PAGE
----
Category Archives: 20. Losing Weight

Are You a Food Addict? Take the Susceptibity Test

FReferences: Bright Line EatingSusan P Thompson’s Susceptibility ScaleValidation of Yale Food Addiction Score in ChildrenPhilos Trans R SocWheat FactsCornAm J Physiology56 names of sugar,

There is a growing science of measuring addiction susceptibility in humans. Criteria for being an addict include developing tolerance to a substance, withdrawal when use is stopped, needing larger and larger doses, persistent desire coupled with the inability to stop using, spending increased time to access the substance, continuing use of the substance even though you know it causes harm and giving up social or recreational activities to use the substance. Sounds dour and threatening, doesn’t it? Could this be chocolate? Or just plain sugar? 
The body of research supporting human food addiction is actually getting more robust as we look at our obesity epidemic and ponder what is driving it. Animal models of addictive eating show that rats given access to sugar or highly processed foods exhibit the classic behavioral and biological signs of addiction (e.g., withdrawal, tolerance, dopaminergic downgrading). Hmmm… For example, get rats addicted to cocaine, then expose them to a choice of cocaine or sugar, and they go for the sugar instead of the cocaine. Hmmm….. 
More to the point, functional MRI scanning of active circuits in the human brain show pretty remarkable overlap between sugar, white flour, and heroin. 
And processed food appears to be at the forefront of this addictive behavior. What’s in processed food? 80% of American food has sugar or high fructose corn syrup added to it. Often it is given a different name hoping you are willing to let dehydrated cane juice, agave, or honey trick you into thinking it’s not sugar. Some foods even boast that they have no, underline NO high fructose corn syrup, and then have pure beet sugar instead. The difference between the two is subtle, at best.

What is processing? It’s actually very simple. Take a whole grain with the surface area of the grain, and grind it into talcum powder. We call that flour – whether it be from wheat, or corn, or rye, it’s still talcum powder. 10-100 fold increase in surface area, with the encasing protective fiber also gone. When you eat it, your enzymes can get to that greater surface area faster. A whole grain will have a glycemic index below 30% of pure glucose. A grain that has been broken in half, like steel cut oats, will have a glycemic index of 50% of glucose. Just cracking the grain in half increases the ability of your enzymes to access the glucose packed in that grain. But crush the grain flat and call it “Quick Oats” and you increase the surface area enough to increase the glycemic index to 70-80, depending on how finely you crush it. You put out insulin in an increasingly rapid fashion in response to the rapid glucose rise. Insulin blocks leptin in your brain stem, making you want to eat more. And there you have it. Any grain will do the same. Corn is just about the foundationof everything we eat because of its use in animal feed.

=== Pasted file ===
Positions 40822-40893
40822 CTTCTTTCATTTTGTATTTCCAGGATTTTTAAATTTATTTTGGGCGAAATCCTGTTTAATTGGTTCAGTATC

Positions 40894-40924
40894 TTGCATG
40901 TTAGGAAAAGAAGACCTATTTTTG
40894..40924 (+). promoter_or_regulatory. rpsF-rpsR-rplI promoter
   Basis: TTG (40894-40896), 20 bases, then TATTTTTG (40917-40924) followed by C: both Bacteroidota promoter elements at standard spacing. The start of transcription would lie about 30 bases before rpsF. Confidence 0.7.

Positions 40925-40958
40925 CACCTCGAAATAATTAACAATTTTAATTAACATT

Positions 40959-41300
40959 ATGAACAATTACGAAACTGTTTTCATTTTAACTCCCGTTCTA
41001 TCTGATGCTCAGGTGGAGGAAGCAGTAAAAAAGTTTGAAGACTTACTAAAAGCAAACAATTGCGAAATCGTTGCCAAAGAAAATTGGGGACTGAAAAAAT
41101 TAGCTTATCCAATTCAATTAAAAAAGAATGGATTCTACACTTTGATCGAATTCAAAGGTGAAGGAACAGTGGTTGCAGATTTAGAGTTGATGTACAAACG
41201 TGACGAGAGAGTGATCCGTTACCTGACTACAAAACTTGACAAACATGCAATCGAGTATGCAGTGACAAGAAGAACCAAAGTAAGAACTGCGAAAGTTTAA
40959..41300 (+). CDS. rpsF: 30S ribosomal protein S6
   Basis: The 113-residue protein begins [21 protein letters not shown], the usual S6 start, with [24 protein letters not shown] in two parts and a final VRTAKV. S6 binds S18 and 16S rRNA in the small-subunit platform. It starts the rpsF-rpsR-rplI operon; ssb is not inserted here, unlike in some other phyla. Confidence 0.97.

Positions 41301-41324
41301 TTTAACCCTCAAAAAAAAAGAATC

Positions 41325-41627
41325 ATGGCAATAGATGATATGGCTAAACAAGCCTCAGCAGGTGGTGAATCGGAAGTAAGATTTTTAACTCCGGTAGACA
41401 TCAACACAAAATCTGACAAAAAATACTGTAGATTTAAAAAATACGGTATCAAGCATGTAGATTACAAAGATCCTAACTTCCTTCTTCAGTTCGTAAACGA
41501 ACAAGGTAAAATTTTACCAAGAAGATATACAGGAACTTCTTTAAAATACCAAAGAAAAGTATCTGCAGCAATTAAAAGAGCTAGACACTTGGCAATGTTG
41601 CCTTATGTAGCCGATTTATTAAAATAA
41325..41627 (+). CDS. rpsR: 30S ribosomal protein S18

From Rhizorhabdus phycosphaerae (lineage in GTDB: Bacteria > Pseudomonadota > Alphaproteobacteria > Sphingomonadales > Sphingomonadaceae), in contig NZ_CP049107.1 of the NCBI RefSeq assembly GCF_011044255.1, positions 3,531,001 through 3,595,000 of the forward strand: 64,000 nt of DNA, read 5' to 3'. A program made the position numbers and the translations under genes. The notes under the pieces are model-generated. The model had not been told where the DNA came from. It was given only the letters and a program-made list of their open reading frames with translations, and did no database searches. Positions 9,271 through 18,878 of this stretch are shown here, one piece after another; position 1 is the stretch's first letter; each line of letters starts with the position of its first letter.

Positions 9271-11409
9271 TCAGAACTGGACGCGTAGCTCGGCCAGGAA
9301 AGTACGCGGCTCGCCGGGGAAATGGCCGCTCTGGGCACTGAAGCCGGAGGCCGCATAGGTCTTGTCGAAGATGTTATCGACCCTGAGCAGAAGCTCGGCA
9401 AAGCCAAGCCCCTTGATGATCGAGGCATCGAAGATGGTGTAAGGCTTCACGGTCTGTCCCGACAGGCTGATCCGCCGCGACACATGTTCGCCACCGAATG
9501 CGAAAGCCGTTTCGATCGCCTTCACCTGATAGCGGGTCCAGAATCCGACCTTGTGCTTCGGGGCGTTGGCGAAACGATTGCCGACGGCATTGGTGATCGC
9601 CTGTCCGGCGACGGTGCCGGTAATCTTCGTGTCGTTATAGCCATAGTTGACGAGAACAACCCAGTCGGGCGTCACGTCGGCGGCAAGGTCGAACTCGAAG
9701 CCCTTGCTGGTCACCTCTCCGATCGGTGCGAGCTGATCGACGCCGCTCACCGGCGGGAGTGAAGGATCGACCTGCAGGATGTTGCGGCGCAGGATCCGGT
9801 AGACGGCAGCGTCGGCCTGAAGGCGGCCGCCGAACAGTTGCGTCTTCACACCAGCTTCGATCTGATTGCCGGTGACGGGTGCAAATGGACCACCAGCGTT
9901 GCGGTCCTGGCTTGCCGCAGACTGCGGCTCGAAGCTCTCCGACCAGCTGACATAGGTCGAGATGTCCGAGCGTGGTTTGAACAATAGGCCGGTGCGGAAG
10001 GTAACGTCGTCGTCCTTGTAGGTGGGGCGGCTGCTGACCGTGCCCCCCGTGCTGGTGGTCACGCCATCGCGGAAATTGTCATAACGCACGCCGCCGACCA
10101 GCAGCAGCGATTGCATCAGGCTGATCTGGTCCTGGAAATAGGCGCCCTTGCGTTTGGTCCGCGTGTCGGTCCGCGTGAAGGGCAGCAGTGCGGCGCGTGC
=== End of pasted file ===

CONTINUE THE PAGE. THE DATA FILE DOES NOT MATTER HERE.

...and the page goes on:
But wheat occupies a special place in addiction. Not only is it made into talcum powder but that talcum powder is put into about every package or processed food, be it pasta, gravy, bread, crackers, cookies, or any other form that leads to the 6 oz of wheat flourwe each eat every day. And wheat has wheat germ agglutinin (WGA) in it and that is a special devil. It is an insulin agonist/antagonist, leading to more insulin binding to fat cells, less to muscle cells and more leptin blocking, all of which engineer weight gain and more addictive consumption.

With all that hitting you when you eat processed foods, is it any wonder that you act like an addict? It’s almost amazing we all aren’t.

Do you want to take Susan Thompson’s quiz? This is the link. I’m not sure it’s the final word in understanding why we overeat, but it sure gives you some insight into why we all have so much trouble losing weight. She claims that about a third of us are not affected by addictive tendencies, about a third are modestly affected, and a third are rabidly vulnerable. That would be me. All of us can act with addictive tendencies, given constant exposure and reinforcement.

WWW: What will work for me. I took her quiz and scored an eight. Ha! That explains just why it is so easy for me to start with 8 chocolate chips, then return for 45 more, then finish off the bag. And that done only when there are no human witnesses. The dog, fortunately, doesn’t tell. And I know I won’t sleep well when I do it. And I’m fully aware it’s awful for me. But, but, but……

Pop Quiz

  1. What percent of humans are vulnerable to food addiction? Answer: All of us, given enough exposure though only about a third show a particular penchant for it.
  2. What are some of the features of addictive behavior? Answer: developing tolerance to a substance, withdrawal when use is stopped, needing larger and larger doses, persistent desire coupled with the inability to stop using, spending increased time to access the substance, continuing use of the substance even though you know it causes harm and giving up social or recreational activities to use the substance.